03 April 2009


So I have been reading Sarah Vowell intermittently since Christmas when Dave got me three of her books as gifts. It was a good choice on his part because I totally love her. I was laughing on the T while I read it on the trip home. This paragraph just killed me:

The professor asked if anyone had read Camus. I, of course, had read L'Etranger in the original French, and raised my hand.* I mentioned the protagonist who doesn't care about his mother's death. Then I said that I often washed dishes with my mom. When she'd hand me a knife to dry, I would have the fleeting thought that it would be pretty easy to kill her if I wanted. I should mention that I usually sat in the back, so when I said this about a hundred heads whipped around to stare at me. What I should have said was, "But I don't want to kill her!" What I actually said was, "Oh, like you never thought about killing your mom."

How can you not love this woman? Plus I am always the one who ends up with my whole department staring at me like another head has shot up out of my neck. I work in marketing, which isn't quite as full of kids who were popular in high school as sales departments tend to be, but marketing is full of the kids who were the ultra cool ones wearing all black and smoking cigarettes back behind the gym. Thus they seem shocked every time when I come out with some amusing anecdote about that time my first husband went on a three day drinking binge and came home perched happily inside a garbage truck. My feeling is that it's a fucking great story and I tell it well; their feeling is that I've had some crazy wild life and it's sort of in poor taste to mention it. So it's always nice to read someone else who is okay with admitting their own humilations.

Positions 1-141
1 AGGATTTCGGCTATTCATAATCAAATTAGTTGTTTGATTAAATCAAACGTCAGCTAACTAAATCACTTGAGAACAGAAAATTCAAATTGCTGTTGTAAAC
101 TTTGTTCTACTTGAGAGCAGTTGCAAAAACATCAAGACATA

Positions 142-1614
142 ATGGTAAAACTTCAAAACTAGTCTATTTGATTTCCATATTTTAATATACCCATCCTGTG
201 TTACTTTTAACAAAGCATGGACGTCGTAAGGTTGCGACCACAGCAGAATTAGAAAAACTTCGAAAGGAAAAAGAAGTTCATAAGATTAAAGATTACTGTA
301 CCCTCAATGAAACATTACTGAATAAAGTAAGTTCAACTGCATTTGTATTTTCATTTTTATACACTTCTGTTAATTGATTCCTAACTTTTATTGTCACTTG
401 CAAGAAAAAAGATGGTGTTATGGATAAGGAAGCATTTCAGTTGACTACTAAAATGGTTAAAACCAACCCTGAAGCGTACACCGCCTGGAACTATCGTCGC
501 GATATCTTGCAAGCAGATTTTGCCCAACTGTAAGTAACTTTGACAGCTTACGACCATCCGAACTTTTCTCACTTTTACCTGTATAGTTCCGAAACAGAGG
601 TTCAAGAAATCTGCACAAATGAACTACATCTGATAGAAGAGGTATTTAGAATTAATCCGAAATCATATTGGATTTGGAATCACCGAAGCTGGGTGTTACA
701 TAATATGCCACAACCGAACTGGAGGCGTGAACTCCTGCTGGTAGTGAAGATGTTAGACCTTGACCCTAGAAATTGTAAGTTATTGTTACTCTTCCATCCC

Speaking of the trip home, I had promised Dave that I'd leave work promptly at 6 so I could be home at 7 so I could see his face for a few minutes before he left to play a gig. I of course didn't leave work at 6 - I left at something more like 6:20, because I was shooting the shit with my boss, who I like a lot. (Don't get me wrong, I really like everyone I work with. They just all think I'm nuts.) As I walked to the subway, I uttered a little prayer that the trains would cooperate and I'd get home near 7 anyway and not at like 7:30, which would have totally pissed Dave off.

Then I wondered who I was praying to, since I don't believe in God, and decided that maybe I had proven that there were no atheists in foxholes. Then I wondered why I don't believe in God, and remembered that it's because I can't get past that whole bad-things-happening-to-god-people thing. Then I wondered if, supposing there really is a God, if I was going to hell for not believing. The trains did cooperate and as I pulled into my last stop I thought to say thanks just in case but then wondered if the perhaps-God who might have helped me out with the trains could hear me from underground. As if God's reception is limited like the T-Mobile network. And then I made a conscious decision to stop thinking about theological matters and listened to Sense and Sensibility on the walk home instead.

*I too read this in the original French and would also have raised my hand.


Kaethe said...

My French is crummy for the reading. But Sarah Vowell is a crush of mine, too.

I think you weren't praying so much as wishing, which I do all the time. It's only praying if you think someone is listening and might actually do something about it.

Cara deBeer said...

Oh, my french is totally not good enough NOW. But 15 years ago I was fluent reading and writing, if not a good speaker.

Wishing vs prayer - that is a useful distinction. Thank you.

Chris said...

Just one more post to show why we love you, Cara.

And is "bad-things-happen-to-god-people" just a great typo or your own interpretation?

Cara deBeer said...

Aw, thanks. I didn't even notice that typo until last night and decided to leave it since it's kind of great.

Debi said...

I love this whole post. I cannot even count the number of times I laughed.